1. I had to clarify a couple of referents in this post: in the last sentence of each of the last 2 paras.

  2. Eileen

    Your post seems to say that the Bayesian and frequentist could both agree that a result rejects the null in a one-sided test (such as Ho: m 0), but disagree on the same result in the two-sided test (m = 0 versus m not equal to 0)? But rejecting the one-sided null gives accept m > 0. How can a Bayesian believe m > 0 to a high degree and not believe that either m is bigger than or smaller than 0 to a high degree?

    • guest

      @Eileen, for the one-sided problem, Bayesian posterior probabilities in support of the null and frequentist inference using p-values can agree very broadly – see G Casella and R Berger (1987, JASA). The reconciliation requires taking an infimum over a class of priors.

      In the two-sided problem, the default approaches under the two paradigms don’t agree; for example, under the null, Bayesian support rapidly concentrates at the null, as we accrue data, whereas the default frequentist always rejects the null with probability alpha.

  3. Eileen: That’s a good question, and the answer is basically the difference in the prior probability to the null in the latter case…dashing out now…my next post will go further on this case.
    by the way, haven’t heard from you in awhile…more soon.

  4. Yes, I see a guest has replied, thanks! It is odd they would be prepared to essentially violate the “consequence condition” (with the 2-sided default Bayes test). Casella and R. Berger* have an excellent paper!
    *It can be confusing here because Roger Berger and Jim Berger are involved in this debate, on opposite sides. I will note some other consequences in my next…

  5. Christian Hennig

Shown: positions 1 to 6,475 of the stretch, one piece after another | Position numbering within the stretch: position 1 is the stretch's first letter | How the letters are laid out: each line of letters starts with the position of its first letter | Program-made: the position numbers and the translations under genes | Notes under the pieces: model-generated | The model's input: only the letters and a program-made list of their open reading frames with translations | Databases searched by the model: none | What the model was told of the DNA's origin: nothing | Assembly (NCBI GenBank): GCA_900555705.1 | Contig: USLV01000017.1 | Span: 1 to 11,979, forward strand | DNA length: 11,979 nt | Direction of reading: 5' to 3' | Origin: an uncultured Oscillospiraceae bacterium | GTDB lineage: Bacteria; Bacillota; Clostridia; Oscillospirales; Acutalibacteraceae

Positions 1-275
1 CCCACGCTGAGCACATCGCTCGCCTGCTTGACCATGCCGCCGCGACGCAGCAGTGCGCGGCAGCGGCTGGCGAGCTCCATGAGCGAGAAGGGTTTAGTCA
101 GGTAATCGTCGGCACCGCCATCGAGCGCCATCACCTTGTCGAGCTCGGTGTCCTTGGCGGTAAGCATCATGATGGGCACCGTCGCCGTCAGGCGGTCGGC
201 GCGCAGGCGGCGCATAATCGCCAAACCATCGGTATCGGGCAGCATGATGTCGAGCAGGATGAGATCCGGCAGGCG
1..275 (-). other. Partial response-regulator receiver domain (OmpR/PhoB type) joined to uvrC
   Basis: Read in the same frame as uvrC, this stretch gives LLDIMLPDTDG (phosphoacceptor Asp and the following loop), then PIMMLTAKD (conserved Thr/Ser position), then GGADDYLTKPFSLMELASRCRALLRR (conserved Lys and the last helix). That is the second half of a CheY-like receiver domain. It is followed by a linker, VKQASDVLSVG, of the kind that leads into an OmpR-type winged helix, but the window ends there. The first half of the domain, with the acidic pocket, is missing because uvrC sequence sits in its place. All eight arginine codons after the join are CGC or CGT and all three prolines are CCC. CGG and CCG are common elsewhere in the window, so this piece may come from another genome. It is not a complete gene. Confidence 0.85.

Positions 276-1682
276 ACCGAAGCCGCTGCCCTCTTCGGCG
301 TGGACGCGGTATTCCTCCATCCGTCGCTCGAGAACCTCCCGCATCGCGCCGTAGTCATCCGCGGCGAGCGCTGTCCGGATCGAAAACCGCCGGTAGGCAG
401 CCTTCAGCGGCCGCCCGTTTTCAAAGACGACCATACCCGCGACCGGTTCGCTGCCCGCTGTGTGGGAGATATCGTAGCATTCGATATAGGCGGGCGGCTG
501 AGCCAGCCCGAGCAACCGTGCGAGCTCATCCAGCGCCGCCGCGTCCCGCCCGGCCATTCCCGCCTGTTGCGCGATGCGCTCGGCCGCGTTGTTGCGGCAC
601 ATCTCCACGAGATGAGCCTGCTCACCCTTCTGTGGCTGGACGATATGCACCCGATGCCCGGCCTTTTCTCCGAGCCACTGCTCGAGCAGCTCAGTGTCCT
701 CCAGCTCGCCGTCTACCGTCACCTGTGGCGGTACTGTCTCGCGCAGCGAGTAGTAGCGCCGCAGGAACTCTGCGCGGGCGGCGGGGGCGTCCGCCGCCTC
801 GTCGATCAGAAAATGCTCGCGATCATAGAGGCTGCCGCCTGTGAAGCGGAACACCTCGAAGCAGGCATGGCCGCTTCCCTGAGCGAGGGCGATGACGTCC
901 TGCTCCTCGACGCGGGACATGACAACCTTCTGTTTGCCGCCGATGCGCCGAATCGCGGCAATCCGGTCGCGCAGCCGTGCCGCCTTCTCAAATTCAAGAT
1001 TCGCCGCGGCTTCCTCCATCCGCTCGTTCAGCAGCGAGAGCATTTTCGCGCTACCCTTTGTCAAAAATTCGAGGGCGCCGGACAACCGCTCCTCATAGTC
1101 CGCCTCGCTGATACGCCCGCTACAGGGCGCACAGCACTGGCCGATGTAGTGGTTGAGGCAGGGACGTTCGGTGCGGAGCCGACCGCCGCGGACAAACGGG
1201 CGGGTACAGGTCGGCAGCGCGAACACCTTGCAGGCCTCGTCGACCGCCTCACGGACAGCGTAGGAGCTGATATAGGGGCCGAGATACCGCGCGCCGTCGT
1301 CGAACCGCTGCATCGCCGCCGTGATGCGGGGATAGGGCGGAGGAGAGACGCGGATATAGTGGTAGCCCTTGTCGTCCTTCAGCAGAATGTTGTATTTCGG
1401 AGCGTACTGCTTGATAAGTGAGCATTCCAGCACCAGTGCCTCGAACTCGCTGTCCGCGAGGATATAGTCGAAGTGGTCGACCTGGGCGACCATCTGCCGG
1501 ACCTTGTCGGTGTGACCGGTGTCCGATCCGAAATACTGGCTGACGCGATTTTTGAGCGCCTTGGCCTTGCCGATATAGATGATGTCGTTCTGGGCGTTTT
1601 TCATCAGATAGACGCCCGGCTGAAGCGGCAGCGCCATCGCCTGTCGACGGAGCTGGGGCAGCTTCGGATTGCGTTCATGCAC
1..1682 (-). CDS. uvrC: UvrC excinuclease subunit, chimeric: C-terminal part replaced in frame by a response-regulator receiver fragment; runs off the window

Well, I’d say that we shouldn’t just report numbers and ignore their meaning. If two numbers mean different things, nothing is gained if they are about the same. I’m not sure whether anybody except of Berger would advertise to forget about understanding what the numbers precisely mean… (probably the practice of quite a few statisticians suggests that they agree with Berger but they would rarely admit it).

    A more interesting question would be to what extent substantial interpretations are the same from different analyses, based on (potentially similar) numbers with different meanings. One may find good agreement between high quality Bayesian and frequentist data analyses in this respect, but this shouldn’t be boiled down to the numbers alone.

    • Hennig: Thanks. You may be right that J. Berger is one of the few to say this out loud, but I find many others who quite earnestly and circuitously work to claim shared meanings for similar numbers between Bayesian and frequentist methods. I happen to just be rereading Kass’s interesting article (Statistical Science, Feb 2011) where he struggles mightily to try and explain that the confidence level of a frequentist interval estimate, not estimator, kind-of-sort-of-if you-wink-one-eye means the same thing as a corresponding Bayesian probability to the estimate (4) [not that I’m clear on what the latter really means]. I trace this to a presupposition that whenever we assert that data x is good evidence for a claim about some aspect of an underling process or entity, we must take the additional step of assigning a high probability to the assertion that is warranted. This I find at odds with assertions in science and day-to-day life (which may still be qualified as approximate). It is related to the idea that the truth of a scientific hypothesis is like the occurrence of an outcome of a trial (or a ‘unique event’). I am writing on this right now…or should be rather than blogging…